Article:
It’s been the year of the special election in San Diego and that’s come at significant cost.
The city spent nearly $774,000 on the election to replace former District 4 Councilman Tony Young earlier this year and it’s expected to pay millions for the contest to determine a new mayor. The city expects to drop as much as $4.7 million for the Nov. 19 election alone and an expected February runoff will only add to the bill.
By the runoff date, both men will have less than a year left in their City Council terms. That means the City Council can simply appoint a temporary replacement if either wins, City Clerk Liz Maland said.
City rules require the appointment within 30 business days of the vacancy.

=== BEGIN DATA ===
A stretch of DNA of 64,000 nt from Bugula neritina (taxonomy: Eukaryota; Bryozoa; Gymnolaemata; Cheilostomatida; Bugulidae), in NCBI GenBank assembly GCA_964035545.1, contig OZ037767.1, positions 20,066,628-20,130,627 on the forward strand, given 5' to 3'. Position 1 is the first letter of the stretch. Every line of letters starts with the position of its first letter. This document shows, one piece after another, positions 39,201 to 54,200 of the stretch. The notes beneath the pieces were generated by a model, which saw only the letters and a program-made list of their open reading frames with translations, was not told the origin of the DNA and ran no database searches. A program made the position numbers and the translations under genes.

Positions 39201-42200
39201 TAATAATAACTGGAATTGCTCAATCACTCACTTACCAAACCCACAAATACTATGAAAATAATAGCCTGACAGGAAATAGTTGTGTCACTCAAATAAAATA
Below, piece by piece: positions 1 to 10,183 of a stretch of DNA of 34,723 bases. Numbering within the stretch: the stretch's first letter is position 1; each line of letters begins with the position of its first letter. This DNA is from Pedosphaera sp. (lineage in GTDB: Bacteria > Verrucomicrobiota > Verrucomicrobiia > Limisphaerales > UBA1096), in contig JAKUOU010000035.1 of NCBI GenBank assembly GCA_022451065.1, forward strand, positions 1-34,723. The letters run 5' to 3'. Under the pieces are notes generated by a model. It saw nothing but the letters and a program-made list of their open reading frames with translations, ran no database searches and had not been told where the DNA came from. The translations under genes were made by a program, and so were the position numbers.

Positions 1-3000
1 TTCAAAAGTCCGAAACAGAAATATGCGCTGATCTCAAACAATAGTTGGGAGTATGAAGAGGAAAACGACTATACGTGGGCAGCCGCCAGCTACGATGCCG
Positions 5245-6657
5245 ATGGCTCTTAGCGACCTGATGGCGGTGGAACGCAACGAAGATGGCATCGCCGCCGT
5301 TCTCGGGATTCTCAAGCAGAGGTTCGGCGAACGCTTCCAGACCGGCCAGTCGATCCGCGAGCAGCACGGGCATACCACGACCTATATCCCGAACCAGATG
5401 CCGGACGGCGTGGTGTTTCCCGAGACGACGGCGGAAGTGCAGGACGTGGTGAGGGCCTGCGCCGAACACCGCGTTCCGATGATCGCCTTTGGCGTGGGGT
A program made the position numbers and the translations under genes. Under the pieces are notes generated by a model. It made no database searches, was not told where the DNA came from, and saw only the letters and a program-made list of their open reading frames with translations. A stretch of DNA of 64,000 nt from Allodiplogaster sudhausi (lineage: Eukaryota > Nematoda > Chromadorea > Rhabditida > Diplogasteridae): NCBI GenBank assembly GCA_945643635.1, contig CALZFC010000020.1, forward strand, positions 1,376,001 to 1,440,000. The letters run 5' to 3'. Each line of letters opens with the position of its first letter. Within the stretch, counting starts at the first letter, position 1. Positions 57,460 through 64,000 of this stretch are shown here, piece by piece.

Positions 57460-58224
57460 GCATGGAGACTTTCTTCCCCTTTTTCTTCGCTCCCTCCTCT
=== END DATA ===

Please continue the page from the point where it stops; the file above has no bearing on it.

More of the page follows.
If either current councilman wins the special election, his appointee would only serve for about nine months. He or she couldn’t seek the seat in the elections already scheduled for next year.
Alvarez, who represents District 8, is up for re-election and is likely to hold onto his seat in the June primary. Thus far, only political newcomer Valley Paul Coleman of San Ysidro has filed initial paperwork to run for the post.
Term limits will keep Faulconer from running for re-election to his District 2 City Council seat next year. Attorney Sarah Boot and current District 6 Councilwoman Lorie Zapf, whose political boundaries changed under the latest round of redistricting, have both announced plans to vie for Faulconer’s seat next year.